Because my extended family was spread all around the country, I didn’t get to know them as well as I would have liked. They moved on and began families of their own. We got the yearly Christmas card and occasionally a notification when someone died.

I never thought about putting together a medical family history, but I wish I had. It’s a good idea to gather as much medical information about present and past family members as you can, so that future generations will have that knowledge and can benefit from your generous and investigative work.

Source: Orly Avitzur, M.D., http://www.consumerreports.org/conditions-treatments/why-your-family-medical-history-matters

 

 

 

Your Child

Harsh Parenting May Hurt a Child’s Physical Health

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While it is generally known that harsh parenting often leaves psychological scars on children, a new study suggests it may also impact their physical health with problems like obesity.

Researchers also note that having at least one kind and caring parent doesn’t necessarily counteract the effects of the harsh parent.

"Harshness, as we measured it, is always bad for kids. But it is particularly bad if the adolescent perceives high levels of warmth and support from the other parent," said study lead author Thomas Schofield.

The researchers defined "harsh" parenting as angry, hostile and antisocial.

Schofield and his colleagues assessed the results of a study of 451 children.

All were seventh-grade students in eight Iowa counties in 1989.

The researchers studied their families, even videotaping how they interacted in their homes. Then, the investigators followed the children's health through age 20. All of the families lived in small towns or on farms. All were white and spoke English.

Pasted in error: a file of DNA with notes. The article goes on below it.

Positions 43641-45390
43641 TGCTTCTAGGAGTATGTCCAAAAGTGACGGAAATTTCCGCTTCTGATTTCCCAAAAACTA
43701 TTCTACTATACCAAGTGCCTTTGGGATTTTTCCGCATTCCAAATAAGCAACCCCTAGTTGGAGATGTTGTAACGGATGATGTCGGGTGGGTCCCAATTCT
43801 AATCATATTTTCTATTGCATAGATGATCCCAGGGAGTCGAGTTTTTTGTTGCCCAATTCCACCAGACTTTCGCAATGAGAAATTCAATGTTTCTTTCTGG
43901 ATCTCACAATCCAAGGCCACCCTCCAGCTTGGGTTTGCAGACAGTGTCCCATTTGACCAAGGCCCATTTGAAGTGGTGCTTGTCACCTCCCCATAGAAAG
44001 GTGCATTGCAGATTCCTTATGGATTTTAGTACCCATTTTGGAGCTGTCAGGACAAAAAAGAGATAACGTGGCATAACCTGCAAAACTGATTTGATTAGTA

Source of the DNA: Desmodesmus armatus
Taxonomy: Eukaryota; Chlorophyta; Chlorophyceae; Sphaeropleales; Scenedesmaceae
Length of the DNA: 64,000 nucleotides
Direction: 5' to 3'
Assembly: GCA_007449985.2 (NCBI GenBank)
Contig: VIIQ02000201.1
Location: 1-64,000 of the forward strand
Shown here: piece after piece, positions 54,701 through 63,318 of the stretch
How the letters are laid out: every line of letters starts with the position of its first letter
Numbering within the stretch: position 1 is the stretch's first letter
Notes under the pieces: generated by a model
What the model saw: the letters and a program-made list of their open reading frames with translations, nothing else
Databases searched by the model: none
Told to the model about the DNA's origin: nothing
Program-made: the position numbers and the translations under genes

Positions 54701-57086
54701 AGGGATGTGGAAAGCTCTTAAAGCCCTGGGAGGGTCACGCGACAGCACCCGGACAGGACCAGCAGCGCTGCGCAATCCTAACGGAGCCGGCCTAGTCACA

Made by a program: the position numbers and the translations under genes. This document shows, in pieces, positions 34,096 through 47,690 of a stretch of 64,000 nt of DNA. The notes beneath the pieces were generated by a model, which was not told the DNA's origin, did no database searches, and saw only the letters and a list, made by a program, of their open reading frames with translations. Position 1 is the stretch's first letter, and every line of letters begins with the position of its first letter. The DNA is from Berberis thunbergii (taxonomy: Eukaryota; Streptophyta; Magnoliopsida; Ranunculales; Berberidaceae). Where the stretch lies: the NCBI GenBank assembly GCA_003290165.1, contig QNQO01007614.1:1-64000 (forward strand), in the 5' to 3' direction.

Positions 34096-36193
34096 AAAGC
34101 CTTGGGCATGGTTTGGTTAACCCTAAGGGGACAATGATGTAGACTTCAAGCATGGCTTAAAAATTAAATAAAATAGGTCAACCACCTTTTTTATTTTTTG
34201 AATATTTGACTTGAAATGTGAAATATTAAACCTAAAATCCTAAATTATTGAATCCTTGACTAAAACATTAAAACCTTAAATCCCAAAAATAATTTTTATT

The study authors also asked kids questions about their health and whether their parents showed warmth to them by expressing caring or appreciation.

The findings showed evidence that harsh parenting appears to have a measurable impact on the health of kids. When parents were "hostile, angry, and antisocial towards their adolescent," Schofield said, the kids were more likely to report declines in their physical health and to gain extra weight.

Meanwhile, "warmth from the second parent did not consistently buffer or protect the adolescent from the harshness from the first parent," he said.

When the researchers looked at body mass index (BMI) -- a ratio of weight to height -- they found that the harmful effects of the harsh parent on BMI increased even as the warmth of the other parent went up.

The study showed an association between the harsh parenting and childhood health problems, but did not prove cause and effect.

The study didn't reveal possible reasons why a harsh parent might cause lasting physical harm. But, Schofield said, stress in childhood does hurt people's health over their lives.

Michael MacKenzie is an associate professor of social work and pediatrics at Rutgers University in New Jersey. He said stress may indeed be the cause of health issues in kids with harsh parents. The reason: there's evidence that stress disrupts the functioning of the immune system and growth hormones, he said.

Schofield said the new study findings should help show parents that their behavior matters. "Parents reacting emotionally to life stress or parenting stress is natural, and can require concerted effort to master," he added.

Schofield said parents should consider their actions with their kids and think about whether they'd act differently in public when people are watching.

"If we're behaving one way at home and another way in public, some part of us knows we're doing something we feel the need to hide," he said. "And if a child ever begins to behave as though they're on edge, afraid, or timid around the parent, that's a sign that something needs to shift."